Sen. John F. Kerry with Pakistani Interior Minister Rehman Malik in Islamabad. (Aamir Qureshi, AFP/Getty…)
Reporting from Islamabad, Pakistan — Democratic Sen. John F. Kerry of Massachusetts and top Pakistani officials on Monday agreed that Washington and Islamabad would work together against "high-value targets," a move to ease intensely strained relations following this month's killing of Osama bin Laden by U.S. commandos.
Kerry, chairman of the Senate Foreign Relations Committee, delivered a stern message that Washington would not tolerate Pakistan providing sanctuary to Al Qaeda and allied militant groups that target Western interests. Pakistani officials, for their part, have been furious over not being told beforehand of the May 2 raid at the Bin Laden compound in Abbottabad, which U.S. officials say was necessary to maintain secrecy.
In a statement, the two sides announced that they had agreed to work together "in any future actions against high-value targets in Pakistan."
At a news conference in Islamabad, the capital, Kerry said the U.S. wanted Pakistan to do more to show its commitment to fighting extremism. Some U.S. lawmakers have called for a halt to the billions of dollars in military and economic aid that the U.S. provides Pakistan.
U.S. officials have long asserted that elements within Pakistan's primary intelligence agency, Inter-Services Intelligence, maintain links with several Al Qaeda-allied militant groups. One of those groups, the Haqqani network, uses its strongholds in the Pakistani tribal region of North Waziristan to launch attacks on U.S., NATO and Afghan forces in Afghanistan. Another, Lashkar-e-Taiba, is believed to be responsible for the 2008 attacks in Mumbai, India, that killed about 160 people.
"Ultimately, the people of Pakistan will decide what kind of country Pakistan becomes — whether it's a haven for extremists or the tolerant democracy that Mohammed Ali Jinnah envisioned 64 years ago," Kerry said, referring to the leader who fought for Pakistan's creation.
Kerry's visit came at a pivotal moment in U.S.-Pakistani relations, when deep, mutual mistrust has sunk an already tenuous partnership to one of its lowest points.
In the United States, the revelation that Bin Laden had hidden for five years in a sprawling compound within walking distance of Pakistan's top military academy and other military installations in the garrison city of Abbottabad, 35 miles from Islamabad, renewed long-held suspicions that Pakistan's intelligence service, or at least elements within it, either facilitated the Al Qaeda leader's sanctuary or did nothing about it.
In Pakistan, the raid stoked anger among leaders and citizens who viewed the mission as a blatant violation of the country's sovereignty, and saw Washington's decision to not inform Islamabad in advance as a glaring lack of trust in Pakistan as a U.S. ally.
Kerry said Monday that for the sake of operational security, the mission had to be kept secret — even from senior White House officials, top Joint Chiefs of Staff figures, and Kerry himself — to avoid failure.
Noting America's inability to capture Bin Laden in 2001 when he was believed to be hiding in the caves of Tora Bora in eastern Afghanistan, Kerry said: "No president could afford the chance that he could again slip through our hands…. It had to be an American operation, and it had to be as secure as possible."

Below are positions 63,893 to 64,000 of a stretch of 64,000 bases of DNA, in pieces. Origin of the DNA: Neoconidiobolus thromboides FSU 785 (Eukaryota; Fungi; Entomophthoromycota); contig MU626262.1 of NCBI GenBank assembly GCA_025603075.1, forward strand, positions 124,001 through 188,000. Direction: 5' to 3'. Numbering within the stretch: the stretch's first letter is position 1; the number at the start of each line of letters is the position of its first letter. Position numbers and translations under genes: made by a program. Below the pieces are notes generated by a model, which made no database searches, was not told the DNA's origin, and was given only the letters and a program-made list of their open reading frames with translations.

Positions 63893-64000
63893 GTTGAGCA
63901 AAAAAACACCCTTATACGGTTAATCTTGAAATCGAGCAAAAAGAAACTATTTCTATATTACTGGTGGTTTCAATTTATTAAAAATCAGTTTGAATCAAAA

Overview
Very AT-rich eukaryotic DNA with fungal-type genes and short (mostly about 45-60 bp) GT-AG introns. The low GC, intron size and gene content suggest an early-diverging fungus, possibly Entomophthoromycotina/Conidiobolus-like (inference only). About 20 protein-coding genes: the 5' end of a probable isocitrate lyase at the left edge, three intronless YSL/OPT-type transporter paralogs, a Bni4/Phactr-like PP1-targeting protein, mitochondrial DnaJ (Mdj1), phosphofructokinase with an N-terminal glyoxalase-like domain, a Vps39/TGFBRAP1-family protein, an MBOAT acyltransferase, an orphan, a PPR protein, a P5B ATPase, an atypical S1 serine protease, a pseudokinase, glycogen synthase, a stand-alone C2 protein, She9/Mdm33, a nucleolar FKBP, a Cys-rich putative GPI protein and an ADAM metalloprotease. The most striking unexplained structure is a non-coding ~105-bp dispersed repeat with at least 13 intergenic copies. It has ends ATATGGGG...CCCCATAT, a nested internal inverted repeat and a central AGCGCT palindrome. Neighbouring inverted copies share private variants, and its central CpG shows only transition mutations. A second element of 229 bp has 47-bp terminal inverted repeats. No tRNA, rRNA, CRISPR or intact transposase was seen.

Other top Al Qaeda and Taliban leaders believed to be hiding in Pakistan include Al Qaeda's Ayman Zawahiri and Afghan Taliban chief Mullah Mohammed Omar.
Pakistan, the world's only Muslim nation with a nuclear arsenal, faces a resilient homegrown insurgency and a moribund economy heavily dependent on financial aid from the U.S. and international lenders. The U.S., meanwhile, needs Pakistan's cooperation in brokering a reconciliation with the Taliban in Afghanistan. Pakistan also serves as an important transit country for supplies and equipment bound for Western troops in Afghanistan.
Kerry met with army chief Gen. Ashfaq Kayani, President Asif Ali Zardari and Prime Minister Yousuf Raza Gilani. He did not reveal many details of the agreements with the Pakistani leaders.
But Kerry acknowledged that relations between Pakistan and the U.S. had reached a critical juncture and that a rapprochement was vital to the interests of both countries.
"Both of our countries have sacrificed too many citizens and troops, many too many to consider abandoning this important relationship," Kerry said. "Far too much is at stake here."
Kerry said Pakistan had agreed to hand over the broken tail of a U.S. stealth helicopter that crashed during the raid in Abbottabad. The Navy SEAL team that carried out the raid detonated most of the helicopter after it malfunctioned and crashed in the compound, but the tail remained intact. Officials in Washington had grown increasingly concerned that Pakistani military leaders would allow countries such as China access to the tail and its technology.
Pakistani leaders also appeared satisfied with Kerry's assurance that the U.S. had no intention of taking any unilateral actions against the country's nuclear arsenal. Last week, the Islamabad government and its military expressed serious concerns that the Bin Laden raid raised the possibility that Washington could one day carry out a similar mission against Pakistan's nuclear assets.
In the joint statement, Pakistan said it "welcomed the clear affirmation from Sen. Kerry that U.S. policy has no designs against Pakistan's nuclear and strategic assets."